The current situation is pushing health care systems to the limit, and stories of loss percolate the news media and our own thoughts. While heeding requirements to limit contagion, it is also vital to look after oneself. I live in the hard-hit northern Italian region of Lombardy, where all non-essential trips outside the home have long been banned. As a usually active outdoor athlete, I have developed some tips to cope with cabin fever, look after mind and body, and keep spirits high.
Focus on Mental Health
Mental health is always important, however with an ongoing global pandemic and limited opportunities to get outside, focusing in on our own mental well-being becomes even more critical. Luckily, in recent years, the stigma surrounding mental health has started to fade and simultaneously, resources have increased. The western world has embraced meditation as an effective way to increase concentration and well-being. It starts with simply focusing on being present and your own breathing; I’ve found Headspace.com to be a good place to start.
Yoga, in addition to it’s benefits for mobility and strengthening, is essentially an exercise in focusing on the present. I’ve long used a 20-minute climber yoga (first episode is free on YouTube), but there are myriad options available online.
As my childhood friend and current mental health professional Jason Connell told me, “taking the time to do one good thing for your mental health each day – whether that’s a bit of exercise, meditation, journaling, or really enjoying a piece of chocolate – will make a difference. This is especially true during times of uncertainty and difficulty.”
Move Your Body
If you can get outside safely without breaking any local ordinances, I fully encourage you to do so, with two caveats: 1) dial it back, and 2) consider your surroundings. Setting off an avalanche and triggering a rescue is obviously highly irresponsible, potentially putting dozens of responders into close contact.
A broken collarbone on a bike ride and subsequent visit to the ER should be avoided at all costs. Either recreate in a way which an injury is highly unlikely or take all measures to reduce risks.
When going out for a leisurely stroll, consider your setting. City parks are getting overfilled during lunch and after working hours, and popular trailheads are packed on the weekend. Why not try out some random paths close to home, or choose an off-peak time to get outside?
With some many athletes posting their home workout routines on social media, even the most gym-averse of us can find some exercises to try out at home. I have long used different variations on a circuit of body-weight exercises to both efficiently hit all major muscles-groups and elevate my heart rate (think squats, lunges, pushups, pullups, planks, etc.). Some blood flow is helpful for our mental state, and a stable core and strong lower body will carry over to our primary, outdoor activities.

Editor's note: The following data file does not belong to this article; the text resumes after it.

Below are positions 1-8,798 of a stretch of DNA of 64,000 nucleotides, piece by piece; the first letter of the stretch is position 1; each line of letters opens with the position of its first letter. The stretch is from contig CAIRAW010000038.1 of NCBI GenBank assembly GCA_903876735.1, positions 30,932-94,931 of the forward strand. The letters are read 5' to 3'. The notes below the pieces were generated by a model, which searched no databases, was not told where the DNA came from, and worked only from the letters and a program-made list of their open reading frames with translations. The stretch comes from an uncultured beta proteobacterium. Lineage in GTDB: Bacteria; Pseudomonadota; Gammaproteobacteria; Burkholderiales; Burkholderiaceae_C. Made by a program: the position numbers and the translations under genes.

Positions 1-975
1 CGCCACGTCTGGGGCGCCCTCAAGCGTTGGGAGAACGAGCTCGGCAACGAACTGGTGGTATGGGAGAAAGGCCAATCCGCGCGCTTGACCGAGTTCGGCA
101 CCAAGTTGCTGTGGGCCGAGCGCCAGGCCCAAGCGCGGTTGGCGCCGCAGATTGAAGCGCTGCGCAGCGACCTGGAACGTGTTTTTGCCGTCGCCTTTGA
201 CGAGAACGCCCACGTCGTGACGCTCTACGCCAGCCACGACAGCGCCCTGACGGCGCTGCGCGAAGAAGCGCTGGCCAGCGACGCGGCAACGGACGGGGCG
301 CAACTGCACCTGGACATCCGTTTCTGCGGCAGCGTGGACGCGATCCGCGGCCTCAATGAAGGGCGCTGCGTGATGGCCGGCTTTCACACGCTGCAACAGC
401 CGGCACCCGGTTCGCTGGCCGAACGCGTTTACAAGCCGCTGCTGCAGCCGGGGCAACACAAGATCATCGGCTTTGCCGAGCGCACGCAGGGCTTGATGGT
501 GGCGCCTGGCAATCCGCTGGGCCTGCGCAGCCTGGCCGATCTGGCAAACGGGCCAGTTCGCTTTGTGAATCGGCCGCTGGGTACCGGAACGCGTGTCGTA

Tune Up Your Gear
Upon a return to normalcy, wouldn’t it be great if all our gear was in tip-top shape? Give your resort skis or boards a coat of summer wax (don’t scrape it off). If you’re a shred-it and shed-it mountain biker, you’d be amazed what a bucket of warm, soapy water and a few stiff brushes can do for your machine.
While you’re at it, check the bolts and inspect any damage to your frame and parts. Now is also the perfect time to undertake those more complex repairs.
Performing a lower-leg service on a mountain bike is a relatively simple with the right preparation and organization, and you’ll have learned a skill for life.
Climbers: clean your ropes. I like to use a sink with two basins or two buckets of water: one warm with a bit of mild soap, the other clear. Lightly hand-agitate in the first and then run through the clear water to rinse. This also gives you the opportunity to inspect the sheath for damage.
Now is also a great time to clean and waterproof shells, mend holes, and organize gear closets.
Plan New Adventures
Planning new adventures, epic one-days, overnights or multi-day adventures, frees our minds from the current situation and transports us into a calmer future. Additionally, once we return to normalcy, a handful of pre-planned adventures in the pipeline will save us valuable organizing time.
Motivate Through Books
Mountain climbing is inherently a literary sport. Until recently, the only way to recount an achievement was to write about it yourself. Add the allure of the high alpine, vertical granite walls, danger, and eccentric personalities, and a genre of mountaineering literature unfolds.
Here’s a quick list of some of my favorites:
Alone on the Wall – Alex Honnold: Co-written by Honnold, a gripping tale of the unlikely rock star climber and earth-bound alien.
Let My People Go Surfing – Yvonne Chouinard: The seminal work by climbing legend and Patagonia founder on his company’s mission, an overview of his life’s work
No Picnic on Mount Kenya – Felice Benuzzi: quirky, true story of an Italian POW’s escape from east-African prison to scale the continent’s second highest mountain.
Also check out a round-up of the best outdoor books on MTNweekly.
Learn Something New
With the right mindset, we can find productive / creative users for our additional time, trying to be thankful for that which we have. I have been using the time to practice knots, preparing for alpine adventures on ice and mixed terrain. Additionally, I’ve appreciated using the time to read, play guitar and spend time with my family, all of which I cannot do nearly as much in normal circumstances.
Which brings me to my final point – with the right mindset, having looked after your mind and body, are you best prepared to support others, so we can all get through this situation. Look forward to seeing you on the other side of the pass.